Federal funds to aid layoff-hit Appalachian coal communities


By John Raby - Associated Press



CHARLESTON, W.Va. (AP) — Appalachian coal communities hit hard by layoffs will get $45 million in federal funding to help them diversify their economies, create new jobs and retrain workers.

The Appalachian Regional Commission, the White House and the U.S. Department of Commerce announced Thursday that it’s part of a $65.8 million grant package through the Obama administration’s Partnership for Opportunity and Workforce and Economic Revitalization initiative, or POWER.

While grants will support economic development efforts among regional partnerships in coal communities nationwide, the Appalachian Regional Commission will receive $45 million to distribute for such projects.

“This program is really an investment in the leadership of the next generation of Appalachians,” said ARC federal co-chair Earl Gohl.

The partnerships must develop projects to diversify economies, create jobs in new or existing industries, attract new job-creating investment and provide workforce services and skills training.

The announcement comes amid the Environmental Protection Agency’s plan to reduce the nation’s carbon-dioxide emissions 32 percent by 2030, viewed as a possible knockout blow to a staggering coal industry that has seen thousands of layoffs in recent years.

Those regulations, a key component of President Barack Obama’s plan to fight climate change, focus on cutting pollution from coal-fired power plants. Last month the U.S. Supreme Court voted to freeze the plan while legal challenges against the regulations are pending.

Within the last year, coal companies Alpha Natural Resources, Arch Coal and Patriot Coal have all filed for bankruptcy protection. Peabody Energy announced this week that it may file for Chapter 11 bankruptcy protection.

“The fact is that the decline in coal jobs began well before President Obama took office,” White House senior policy adviser Jason Walsh said on a conference call. “The people and the communities most affected by these changes in the industry are less interested in the data and less interested in the debate and more interested in solutions and how they can better build a life for themselves, their communities and their kids.”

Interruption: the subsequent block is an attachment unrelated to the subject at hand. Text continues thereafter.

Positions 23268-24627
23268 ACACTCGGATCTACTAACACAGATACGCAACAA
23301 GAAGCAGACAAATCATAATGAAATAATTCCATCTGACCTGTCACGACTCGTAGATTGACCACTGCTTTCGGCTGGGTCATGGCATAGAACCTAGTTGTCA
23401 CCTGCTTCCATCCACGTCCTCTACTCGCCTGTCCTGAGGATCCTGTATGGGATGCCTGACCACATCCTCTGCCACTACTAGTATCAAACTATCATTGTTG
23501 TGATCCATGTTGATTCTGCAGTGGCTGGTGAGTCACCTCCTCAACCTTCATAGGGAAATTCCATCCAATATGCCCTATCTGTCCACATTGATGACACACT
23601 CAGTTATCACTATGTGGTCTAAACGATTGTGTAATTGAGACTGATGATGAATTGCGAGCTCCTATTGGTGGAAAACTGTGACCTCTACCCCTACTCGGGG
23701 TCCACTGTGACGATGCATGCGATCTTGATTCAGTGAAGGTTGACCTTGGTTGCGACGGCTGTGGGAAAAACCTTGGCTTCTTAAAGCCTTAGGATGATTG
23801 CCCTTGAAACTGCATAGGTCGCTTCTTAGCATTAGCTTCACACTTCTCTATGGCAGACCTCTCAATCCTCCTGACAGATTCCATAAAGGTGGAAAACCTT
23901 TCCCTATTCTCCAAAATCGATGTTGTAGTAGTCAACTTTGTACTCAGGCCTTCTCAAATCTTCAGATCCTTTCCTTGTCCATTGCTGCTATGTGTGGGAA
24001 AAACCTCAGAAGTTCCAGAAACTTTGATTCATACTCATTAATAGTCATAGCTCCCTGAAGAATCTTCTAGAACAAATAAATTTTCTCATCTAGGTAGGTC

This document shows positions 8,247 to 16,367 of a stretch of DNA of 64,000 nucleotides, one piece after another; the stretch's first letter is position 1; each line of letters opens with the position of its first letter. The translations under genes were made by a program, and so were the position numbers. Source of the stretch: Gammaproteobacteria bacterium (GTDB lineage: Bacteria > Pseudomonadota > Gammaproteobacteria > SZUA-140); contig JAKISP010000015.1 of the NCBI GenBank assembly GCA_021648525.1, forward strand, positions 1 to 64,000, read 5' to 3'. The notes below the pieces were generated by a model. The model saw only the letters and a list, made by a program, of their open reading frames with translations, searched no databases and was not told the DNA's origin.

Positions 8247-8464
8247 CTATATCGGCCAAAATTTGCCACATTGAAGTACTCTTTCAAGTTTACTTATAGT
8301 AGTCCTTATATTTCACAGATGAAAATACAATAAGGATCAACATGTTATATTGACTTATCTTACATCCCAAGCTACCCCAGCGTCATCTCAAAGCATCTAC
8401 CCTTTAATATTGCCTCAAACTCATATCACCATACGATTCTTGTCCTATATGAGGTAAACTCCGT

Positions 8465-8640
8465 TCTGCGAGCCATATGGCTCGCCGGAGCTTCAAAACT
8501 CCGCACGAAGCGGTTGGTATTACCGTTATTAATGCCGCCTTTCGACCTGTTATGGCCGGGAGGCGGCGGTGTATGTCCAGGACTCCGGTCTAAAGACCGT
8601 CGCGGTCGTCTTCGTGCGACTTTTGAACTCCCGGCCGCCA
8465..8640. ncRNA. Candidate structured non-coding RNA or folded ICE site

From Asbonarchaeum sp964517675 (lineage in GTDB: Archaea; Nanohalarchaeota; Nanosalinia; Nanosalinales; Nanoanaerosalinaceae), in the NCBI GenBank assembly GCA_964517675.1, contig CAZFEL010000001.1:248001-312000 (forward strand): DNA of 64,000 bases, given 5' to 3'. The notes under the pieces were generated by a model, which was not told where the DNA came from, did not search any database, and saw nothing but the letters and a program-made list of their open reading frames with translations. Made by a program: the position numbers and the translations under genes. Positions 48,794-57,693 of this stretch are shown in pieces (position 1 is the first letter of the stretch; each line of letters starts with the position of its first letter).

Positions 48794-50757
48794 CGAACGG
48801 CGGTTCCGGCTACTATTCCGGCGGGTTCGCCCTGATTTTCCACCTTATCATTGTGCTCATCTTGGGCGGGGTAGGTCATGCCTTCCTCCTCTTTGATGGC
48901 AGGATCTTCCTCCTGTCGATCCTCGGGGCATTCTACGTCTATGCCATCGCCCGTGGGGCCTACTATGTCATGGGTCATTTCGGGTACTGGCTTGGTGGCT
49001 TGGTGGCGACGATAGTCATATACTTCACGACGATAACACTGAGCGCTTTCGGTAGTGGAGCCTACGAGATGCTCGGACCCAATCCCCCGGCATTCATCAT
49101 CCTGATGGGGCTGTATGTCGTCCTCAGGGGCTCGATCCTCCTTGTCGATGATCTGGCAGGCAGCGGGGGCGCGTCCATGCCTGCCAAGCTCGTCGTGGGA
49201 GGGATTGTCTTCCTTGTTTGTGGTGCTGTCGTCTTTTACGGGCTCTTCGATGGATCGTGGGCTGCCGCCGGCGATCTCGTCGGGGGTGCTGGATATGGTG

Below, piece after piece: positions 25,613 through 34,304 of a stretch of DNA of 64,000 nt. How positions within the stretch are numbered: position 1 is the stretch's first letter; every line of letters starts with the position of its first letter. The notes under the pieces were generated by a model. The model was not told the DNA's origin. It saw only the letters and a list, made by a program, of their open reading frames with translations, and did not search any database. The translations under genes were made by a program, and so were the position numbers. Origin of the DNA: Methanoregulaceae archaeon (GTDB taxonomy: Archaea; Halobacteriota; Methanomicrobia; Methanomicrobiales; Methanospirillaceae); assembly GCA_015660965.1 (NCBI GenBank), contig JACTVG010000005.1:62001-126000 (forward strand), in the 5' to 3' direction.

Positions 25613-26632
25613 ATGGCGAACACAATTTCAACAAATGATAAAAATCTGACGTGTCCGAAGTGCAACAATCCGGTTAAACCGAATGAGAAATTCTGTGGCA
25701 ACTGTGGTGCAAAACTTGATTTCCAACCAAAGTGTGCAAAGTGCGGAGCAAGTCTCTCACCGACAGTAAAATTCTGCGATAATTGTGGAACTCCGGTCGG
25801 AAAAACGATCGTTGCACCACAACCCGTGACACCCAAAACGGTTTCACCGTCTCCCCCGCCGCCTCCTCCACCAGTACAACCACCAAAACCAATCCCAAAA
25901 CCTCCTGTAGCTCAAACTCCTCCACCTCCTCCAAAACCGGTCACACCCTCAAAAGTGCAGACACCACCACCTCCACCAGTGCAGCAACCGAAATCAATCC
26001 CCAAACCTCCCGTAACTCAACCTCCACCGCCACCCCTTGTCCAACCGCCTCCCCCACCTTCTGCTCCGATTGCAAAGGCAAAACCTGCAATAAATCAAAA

One such community effort is Reconnecting McDowell, a large public-private partnership to revitalize West Virginia’s McDowell County, where U.S. Steel sold the last of its mining operations in 2003.

In the 1960s, McDowell County ranked first in U.S. coal production. After U.S. Steel left, 23 percent of McDowell County’s population did, too, because there was no other industry to rely on for jobs in the mountainous area.

McDowell County has the state’s second-highest highest unemployment rate, at 14.2 percent. More than a third of its 20,000 residents live in poverty.

“McDowell has had challenges over many generations,” Gohl said. “It’s critical that we include McDowell as a very serious partner moving forward.”

Reconnecting McDowell chair Gayle Manchin said her group will look to tap into the federal funding not just for itself but how it can benefit other coal communities with similar challenges in southern West Virginia and eastern Kentucky.

“We always are diligent in looking for partners that can be part of the grant with us,” said Manchin, a former West Virginia Board of Education president and the wife of U.S. Sen. Joe Manchin. “The more minds that we have working together, the better the success we will have on the projects.”

By John Raby

Associated Press

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